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Physical activity and aging: Stay younger longer.

Published: August 18, 2017

There are many ways to be physically active as you age
There are many ways to be physically active as you age

As children and young adults we can’t wait to “grow up”, and as we age we want to turn the clocks back or at least stem the tide of the aging process and assumed physical and mental decline.

Despite frequent research reports highlighting the benefits of regular physical activity in relation to health and wellbeing for people of all ages, fewer than 5% of North Americans meet recommendations for physical activity or other lifestyle behaviours.
Only a very small proportion of adults, and an even smaller proportion of older adults, achieving the recommended 150 minutes per week of moderate to vigorous intensity aerobic physical activity.  
Time, cost, accessibility, relationships, perceived ability, motivation, and leisure activity preferences are all reasons why people aren’t physically active on a regular basis.
However, physical activity benefits people throughout their life span and research consistently reports that rather than giving up on physical activity and exercise as we age, we should be making the effort to “keep on going” to preserve our health and independence.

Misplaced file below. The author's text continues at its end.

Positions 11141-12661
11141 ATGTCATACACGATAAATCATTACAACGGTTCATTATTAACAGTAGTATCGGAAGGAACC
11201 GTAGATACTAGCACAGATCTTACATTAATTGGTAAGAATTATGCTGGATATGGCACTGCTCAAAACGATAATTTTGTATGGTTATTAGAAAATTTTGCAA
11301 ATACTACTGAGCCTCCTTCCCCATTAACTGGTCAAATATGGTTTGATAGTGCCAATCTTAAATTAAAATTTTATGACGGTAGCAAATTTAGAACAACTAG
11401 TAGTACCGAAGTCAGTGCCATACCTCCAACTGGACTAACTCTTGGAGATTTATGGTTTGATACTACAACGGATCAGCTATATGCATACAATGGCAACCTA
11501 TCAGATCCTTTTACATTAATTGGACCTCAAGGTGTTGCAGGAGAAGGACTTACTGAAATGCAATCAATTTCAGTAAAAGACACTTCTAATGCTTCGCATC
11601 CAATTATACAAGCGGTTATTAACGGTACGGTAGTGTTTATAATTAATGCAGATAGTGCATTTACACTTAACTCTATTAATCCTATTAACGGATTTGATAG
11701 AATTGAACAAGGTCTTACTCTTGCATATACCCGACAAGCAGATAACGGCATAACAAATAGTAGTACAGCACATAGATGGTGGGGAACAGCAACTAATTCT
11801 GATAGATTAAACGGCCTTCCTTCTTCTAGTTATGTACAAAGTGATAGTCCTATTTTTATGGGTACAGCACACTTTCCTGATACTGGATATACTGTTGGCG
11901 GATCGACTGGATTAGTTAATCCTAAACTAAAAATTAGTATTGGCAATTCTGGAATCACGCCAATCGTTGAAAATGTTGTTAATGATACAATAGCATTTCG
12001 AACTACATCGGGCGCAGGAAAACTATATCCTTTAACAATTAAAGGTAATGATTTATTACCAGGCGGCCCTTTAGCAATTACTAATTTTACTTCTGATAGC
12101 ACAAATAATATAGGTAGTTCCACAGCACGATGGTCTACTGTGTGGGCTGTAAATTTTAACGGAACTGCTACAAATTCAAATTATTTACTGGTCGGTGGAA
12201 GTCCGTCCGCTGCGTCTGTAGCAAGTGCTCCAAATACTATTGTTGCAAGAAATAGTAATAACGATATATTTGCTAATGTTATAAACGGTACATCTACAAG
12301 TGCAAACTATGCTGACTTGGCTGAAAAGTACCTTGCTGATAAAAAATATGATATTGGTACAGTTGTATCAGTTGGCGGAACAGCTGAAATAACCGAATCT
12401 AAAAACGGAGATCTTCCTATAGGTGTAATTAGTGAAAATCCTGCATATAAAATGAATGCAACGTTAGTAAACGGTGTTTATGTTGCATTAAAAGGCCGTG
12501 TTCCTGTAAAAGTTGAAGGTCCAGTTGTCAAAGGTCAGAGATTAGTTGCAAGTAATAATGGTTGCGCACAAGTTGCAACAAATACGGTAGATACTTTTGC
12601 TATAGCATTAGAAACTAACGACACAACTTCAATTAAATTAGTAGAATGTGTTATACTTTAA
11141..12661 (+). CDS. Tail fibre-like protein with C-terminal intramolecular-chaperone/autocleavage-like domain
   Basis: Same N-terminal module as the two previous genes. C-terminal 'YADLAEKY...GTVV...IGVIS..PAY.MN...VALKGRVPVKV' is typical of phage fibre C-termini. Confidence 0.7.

The belief that too much or too vigorous exercise will wear us out and use up all our energy is not supported by current research.
Quite the opposite, regular physical activity can slow the aging process and help maintain health and quality of life, while a sedentary lifestyle will promote the aging process with associated declines in physical and mental health.
While we tend to assume that diseases that occur with aging are a natural part of the aging process, many of the physical limitations that occur are associated with physical inactivity and not with the aging process.
Sedentary living acelerates biological aging
Sedentary living acelerates biological aging
It is never too late to begin a physical activity program and research shows that people in their eighth decade can improve cardiovascular fitness, strength and endurance and flexibility.
However, adopting a physically active lifestyle throughout your lifespan, rather than a sedentary one, and incorporating physical activity into your everyday routine can help slow the aging process both physically and mentally.
This article discusses the science which underpins the connection between regular physical activity and a slower aging process...follow the link to the full article.

References

1.
CSEP (2013) Physical Activity Training for Health Canadian Society for Exercise Physiology
2.
Whitney, E. & Rady Rolfes, S. (2005). Understanding Nutrition. Belmont, CA: Thomson Wadsworth
3.
Centre for Science in the Public Interest (August, 2011). Nutrition Action Health Letter (April, 2011)
4.
Chakravarty et al. (2008). Reduced disability and mortality among aging runners. Arch. Intern Med. 168 (15): 1638-1646
5.
Cherkas et al. (2008). The association between Physical Activity in leisure time and leukocyte telomere length. Arch. Intern. Med. 168 (2) 154-158
6.
Dumurgier, et al. (2009). Slow walking speed and cardiovascular death in well functioning older adults: prospective cohort study. BMJ 2009; 339 doi: http://dx.doi.org/10.1136/bmj.b4460